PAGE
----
cover image The Bride Box

The Bride Box

Michael Pearce. Severn, $28.95 (224p) ISBN 978-0-7278-8303-2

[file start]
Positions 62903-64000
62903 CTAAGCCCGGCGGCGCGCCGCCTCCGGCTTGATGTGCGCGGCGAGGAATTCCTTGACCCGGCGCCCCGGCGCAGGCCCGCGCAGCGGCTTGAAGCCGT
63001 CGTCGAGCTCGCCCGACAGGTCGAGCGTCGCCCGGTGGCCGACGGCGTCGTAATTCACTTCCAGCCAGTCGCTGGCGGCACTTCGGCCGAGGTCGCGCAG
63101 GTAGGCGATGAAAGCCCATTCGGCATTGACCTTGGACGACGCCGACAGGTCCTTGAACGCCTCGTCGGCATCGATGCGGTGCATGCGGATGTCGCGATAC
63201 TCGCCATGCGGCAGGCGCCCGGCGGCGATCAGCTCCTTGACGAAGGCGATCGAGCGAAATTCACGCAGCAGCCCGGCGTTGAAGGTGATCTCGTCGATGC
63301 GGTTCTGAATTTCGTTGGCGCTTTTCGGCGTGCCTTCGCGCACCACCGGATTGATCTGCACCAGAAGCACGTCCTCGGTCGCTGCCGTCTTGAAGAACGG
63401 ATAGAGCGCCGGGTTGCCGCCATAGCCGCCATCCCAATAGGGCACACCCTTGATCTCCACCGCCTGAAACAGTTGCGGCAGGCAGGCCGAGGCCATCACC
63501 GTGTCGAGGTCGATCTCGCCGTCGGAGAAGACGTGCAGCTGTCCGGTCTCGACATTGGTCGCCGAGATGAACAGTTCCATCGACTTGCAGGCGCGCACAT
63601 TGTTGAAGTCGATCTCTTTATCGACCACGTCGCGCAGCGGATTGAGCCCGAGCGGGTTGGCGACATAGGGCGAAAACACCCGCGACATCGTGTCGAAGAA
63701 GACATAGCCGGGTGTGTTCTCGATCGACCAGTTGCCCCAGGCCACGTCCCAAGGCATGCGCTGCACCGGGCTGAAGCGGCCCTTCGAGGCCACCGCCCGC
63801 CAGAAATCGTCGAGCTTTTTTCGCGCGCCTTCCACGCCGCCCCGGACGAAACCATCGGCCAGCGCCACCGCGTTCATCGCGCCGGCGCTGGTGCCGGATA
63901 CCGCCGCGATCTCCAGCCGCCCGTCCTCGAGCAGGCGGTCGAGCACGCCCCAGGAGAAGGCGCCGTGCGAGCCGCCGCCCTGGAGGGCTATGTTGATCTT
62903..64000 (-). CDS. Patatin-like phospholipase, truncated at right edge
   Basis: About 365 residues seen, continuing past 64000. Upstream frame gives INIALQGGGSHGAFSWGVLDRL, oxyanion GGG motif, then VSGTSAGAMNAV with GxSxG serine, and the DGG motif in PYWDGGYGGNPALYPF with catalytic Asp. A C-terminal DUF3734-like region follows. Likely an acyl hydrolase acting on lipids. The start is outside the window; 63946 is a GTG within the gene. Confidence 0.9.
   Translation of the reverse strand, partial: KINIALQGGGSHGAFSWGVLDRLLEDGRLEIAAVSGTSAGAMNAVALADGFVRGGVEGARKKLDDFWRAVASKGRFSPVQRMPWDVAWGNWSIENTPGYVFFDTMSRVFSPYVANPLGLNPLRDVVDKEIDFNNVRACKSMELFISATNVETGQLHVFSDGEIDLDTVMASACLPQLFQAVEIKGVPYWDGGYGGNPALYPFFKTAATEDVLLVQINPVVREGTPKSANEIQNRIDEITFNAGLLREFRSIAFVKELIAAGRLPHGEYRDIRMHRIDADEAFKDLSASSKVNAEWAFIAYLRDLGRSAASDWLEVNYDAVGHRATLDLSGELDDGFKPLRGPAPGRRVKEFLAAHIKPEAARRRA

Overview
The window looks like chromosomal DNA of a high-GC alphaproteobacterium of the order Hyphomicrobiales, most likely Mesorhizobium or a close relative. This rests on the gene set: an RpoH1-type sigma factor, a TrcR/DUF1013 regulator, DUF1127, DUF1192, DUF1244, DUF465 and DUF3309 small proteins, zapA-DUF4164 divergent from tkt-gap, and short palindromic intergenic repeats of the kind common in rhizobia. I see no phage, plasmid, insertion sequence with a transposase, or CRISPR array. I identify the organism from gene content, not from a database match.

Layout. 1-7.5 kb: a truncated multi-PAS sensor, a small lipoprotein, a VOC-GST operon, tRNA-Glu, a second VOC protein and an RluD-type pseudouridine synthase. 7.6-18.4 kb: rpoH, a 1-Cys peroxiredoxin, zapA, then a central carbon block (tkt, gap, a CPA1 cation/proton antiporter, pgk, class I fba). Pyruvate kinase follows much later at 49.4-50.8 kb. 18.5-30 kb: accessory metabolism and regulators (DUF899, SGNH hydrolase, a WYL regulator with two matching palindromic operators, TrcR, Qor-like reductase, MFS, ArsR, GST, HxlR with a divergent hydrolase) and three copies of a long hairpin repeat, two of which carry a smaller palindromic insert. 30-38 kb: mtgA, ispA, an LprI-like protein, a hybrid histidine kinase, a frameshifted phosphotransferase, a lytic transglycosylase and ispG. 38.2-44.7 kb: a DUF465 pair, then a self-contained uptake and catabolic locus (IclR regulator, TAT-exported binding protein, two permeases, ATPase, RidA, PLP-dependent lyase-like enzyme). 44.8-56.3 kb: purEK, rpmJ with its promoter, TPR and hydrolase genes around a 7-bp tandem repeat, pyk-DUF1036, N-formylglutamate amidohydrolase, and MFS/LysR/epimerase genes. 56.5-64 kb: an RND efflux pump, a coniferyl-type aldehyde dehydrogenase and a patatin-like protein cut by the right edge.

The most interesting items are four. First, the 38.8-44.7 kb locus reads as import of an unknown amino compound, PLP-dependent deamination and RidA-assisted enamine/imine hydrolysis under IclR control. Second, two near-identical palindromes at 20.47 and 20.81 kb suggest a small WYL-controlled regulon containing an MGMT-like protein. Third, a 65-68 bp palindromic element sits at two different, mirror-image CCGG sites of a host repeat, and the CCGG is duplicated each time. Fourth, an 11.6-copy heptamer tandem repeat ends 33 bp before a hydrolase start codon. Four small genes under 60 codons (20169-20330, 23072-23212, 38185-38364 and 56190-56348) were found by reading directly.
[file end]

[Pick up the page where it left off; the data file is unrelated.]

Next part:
Set in 1913, Pearce’s 17th Mamur Zapt mystery (after 2008’s The Mark of the Pasha) showcases the author’s gift for combining humor with a whodunit puzzle. Gareth Owen, the Mamur Zapt, or head of the secret police for the Khedive (the Egyptian government under British rule), looks into the case of a little girl, Leila, found injured underneath a railway carriage in Cairo. Owen takes Leila into his household, since no one comes forward to claim the girl. Meanwhile, a rotten corpse turns up in a box meant to hold a bride’s trousseau shipped from Luxor to Cairo. The victim turns out to be Soraya, Leila’s older sister, and Owen comes to believe that Soraya’s death may be related to a resurgent slave trade. Pearce manages to keep the long-running series fresh with logical developments in his lead’s personal life, while capturing the tensions of the time, nicely exemplified in Owen’s working relationship with an Egyptian colleague. (Sept.)